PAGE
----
Gaming giant Electronic Arts says Nintendo must sell more Wii U consoles if it ever expects to see the likes of Madden and FIFA grace the device again.
EA has all but abandoned the Wii U for the time being (although there are conflicting reports suggesting some games are in development) after the slow start the console has endured since its launch in 2012.
EA's labels president Frank Gibeau said the Wii U must become a viable platform for EA to jump back in and the current strategy to avoid the Wii U like some sort of medieval plague is just a 'rational' business decision.
He told Joystik: "Look, the only thing they can do to fix it is to sell more boxes. We're a rational company, we go where the audience is. We publish games where we think we can make a great game and hit a big audience, and make money. That's why we're here, that's why we have an industry."
Gibeau pointed out that the games EA had supported for the Wii U just haven't sold enough to justify further work on the console at this stage.
He added: "The Wii U, we shipped four games. We shipped Madden, FIFA, Need for Speed and Mass Effect. In fact, the last Need for Speed shipped 60 days ago had a pretty good Metacritic (score). It was a good game. It wasn't a schlocky port, we actually put extra effort into getting everything to work. And it's just not selling because there's no boxes."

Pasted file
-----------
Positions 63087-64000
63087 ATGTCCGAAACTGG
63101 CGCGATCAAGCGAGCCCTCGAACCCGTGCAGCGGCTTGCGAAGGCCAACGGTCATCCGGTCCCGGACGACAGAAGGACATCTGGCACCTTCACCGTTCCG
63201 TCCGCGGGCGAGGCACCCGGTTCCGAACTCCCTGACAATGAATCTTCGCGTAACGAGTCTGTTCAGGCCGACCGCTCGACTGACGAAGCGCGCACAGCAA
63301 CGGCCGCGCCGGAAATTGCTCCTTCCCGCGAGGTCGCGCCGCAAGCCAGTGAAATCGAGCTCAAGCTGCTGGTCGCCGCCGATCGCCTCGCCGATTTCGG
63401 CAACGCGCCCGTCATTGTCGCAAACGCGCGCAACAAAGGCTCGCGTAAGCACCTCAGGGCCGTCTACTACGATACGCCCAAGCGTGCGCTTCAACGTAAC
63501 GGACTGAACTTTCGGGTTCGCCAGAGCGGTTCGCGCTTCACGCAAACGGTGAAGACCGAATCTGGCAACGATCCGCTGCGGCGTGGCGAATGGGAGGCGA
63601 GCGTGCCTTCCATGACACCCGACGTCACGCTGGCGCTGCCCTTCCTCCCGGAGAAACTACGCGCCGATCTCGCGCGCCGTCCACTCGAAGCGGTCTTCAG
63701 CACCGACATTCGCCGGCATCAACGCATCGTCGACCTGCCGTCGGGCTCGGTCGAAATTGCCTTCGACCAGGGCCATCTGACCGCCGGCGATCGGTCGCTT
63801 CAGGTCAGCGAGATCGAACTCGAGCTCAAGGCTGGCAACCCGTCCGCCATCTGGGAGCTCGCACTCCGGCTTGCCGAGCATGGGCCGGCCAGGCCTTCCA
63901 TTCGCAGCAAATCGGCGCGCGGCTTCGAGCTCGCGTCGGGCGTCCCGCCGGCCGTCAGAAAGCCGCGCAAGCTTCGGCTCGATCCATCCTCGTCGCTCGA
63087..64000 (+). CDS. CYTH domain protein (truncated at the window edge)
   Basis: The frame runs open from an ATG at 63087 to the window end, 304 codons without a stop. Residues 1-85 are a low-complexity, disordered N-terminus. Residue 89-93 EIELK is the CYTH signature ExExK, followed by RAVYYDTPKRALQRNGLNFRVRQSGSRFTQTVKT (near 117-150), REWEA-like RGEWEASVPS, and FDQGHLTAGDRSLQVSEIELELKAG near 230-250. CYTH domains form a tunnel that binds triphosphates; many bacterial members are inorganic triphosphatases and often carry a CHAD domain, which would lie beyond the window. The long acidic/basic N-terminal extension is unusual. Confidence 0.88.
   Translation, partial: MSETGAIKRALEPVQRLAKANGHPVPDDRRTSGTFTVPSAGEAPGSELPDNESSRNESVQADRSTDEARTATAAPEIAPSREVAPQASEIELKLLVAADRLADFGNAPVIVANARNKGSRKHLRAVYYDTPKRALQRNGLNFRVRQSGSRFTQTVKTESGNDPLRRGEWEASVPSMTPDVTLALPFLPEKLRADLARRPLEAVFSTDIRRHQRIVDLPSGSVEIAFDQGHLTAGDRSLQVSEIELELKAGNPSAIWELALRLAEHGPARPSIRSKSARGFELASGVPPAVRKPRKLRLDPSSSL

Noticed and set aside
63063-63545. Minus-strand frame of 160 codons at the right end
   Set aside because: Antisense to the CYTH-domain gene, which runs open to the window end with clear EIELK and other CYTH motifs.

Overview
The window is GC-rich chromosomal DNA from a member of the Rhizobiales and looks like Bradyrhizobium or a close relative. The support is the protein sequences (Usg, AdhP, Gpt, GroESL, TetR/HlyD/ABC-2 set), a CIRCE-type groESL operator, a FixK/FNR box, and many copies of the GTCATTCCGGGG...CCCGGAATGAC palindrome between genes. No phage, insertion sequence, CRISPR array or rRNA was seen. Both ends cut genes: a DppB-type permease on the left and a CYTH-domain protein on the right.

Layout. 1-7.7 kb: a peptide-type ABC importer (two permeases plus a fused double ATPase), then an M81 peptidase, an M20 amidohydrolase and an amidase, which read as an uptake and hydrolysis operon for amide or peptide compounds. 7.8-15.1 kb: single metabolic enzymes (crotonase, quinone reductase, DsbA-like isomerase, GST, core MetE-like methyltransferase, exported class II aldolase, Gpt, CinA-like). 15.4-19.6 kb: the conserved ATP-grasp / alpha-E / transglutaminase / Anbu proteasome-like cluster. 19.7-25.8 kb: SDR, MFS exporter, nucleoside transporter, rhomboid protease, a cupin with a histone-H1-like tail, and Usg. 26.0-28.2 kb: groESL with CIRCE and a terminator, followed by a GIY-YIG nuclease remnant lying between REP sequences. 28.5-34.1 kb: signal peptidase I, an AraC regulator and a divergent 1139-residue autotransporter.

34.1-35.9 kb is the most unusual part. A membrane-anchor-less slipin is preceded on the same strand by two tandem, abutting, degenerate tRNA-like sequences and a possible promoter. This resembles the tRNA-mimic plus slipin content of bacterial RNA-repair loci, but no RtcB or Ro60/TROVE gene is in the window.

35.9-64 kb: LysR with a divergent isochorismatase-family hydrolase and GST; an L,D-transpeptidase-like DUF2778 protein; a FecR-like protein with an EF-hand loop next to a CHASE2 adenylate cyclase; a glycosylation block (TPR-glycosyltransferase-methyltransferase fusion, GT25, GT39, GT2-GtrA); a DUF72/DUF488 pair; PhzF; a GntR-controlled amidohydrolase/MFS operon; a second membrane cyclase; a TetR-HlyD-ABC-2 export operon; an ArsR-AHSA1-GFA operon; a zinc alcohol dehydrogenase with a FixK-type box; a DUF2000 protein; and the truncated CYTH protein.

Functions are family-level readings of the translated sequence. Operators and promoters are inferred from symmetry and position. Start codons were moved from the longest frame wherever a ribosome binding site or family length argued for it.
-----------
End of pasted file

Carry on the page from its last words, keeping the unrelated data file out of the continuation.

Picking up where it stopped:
Don't count 'em out
He said: "Nintendo is a good partner and never count 'em out and all that. Never count them out, but right now we're focused on PS4 and Xbox One and from our perspective we'll look at the Wii U, we'll continue to observe it. If it becomes a viable platform from an audience standpoint, we'll jump back in."
Have you counted Nintendo out yet? Or is there a future for the console despite EA's snub? Let us know in the comments section below.
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A technology journalist, writer and videographer of many magazines and websites including T3, Gadget Magazine and TechRadar.com. He specializes in applications for smartphones, tablets and handheld devices, with bylines also at The Guardian, WIRED, Trusted Reviews and Wareable. Chris is also the podcast host for The Liverpool Way. As well as tech and football, Chris is a pop-punk fan and enjoys the art of wrasslin'.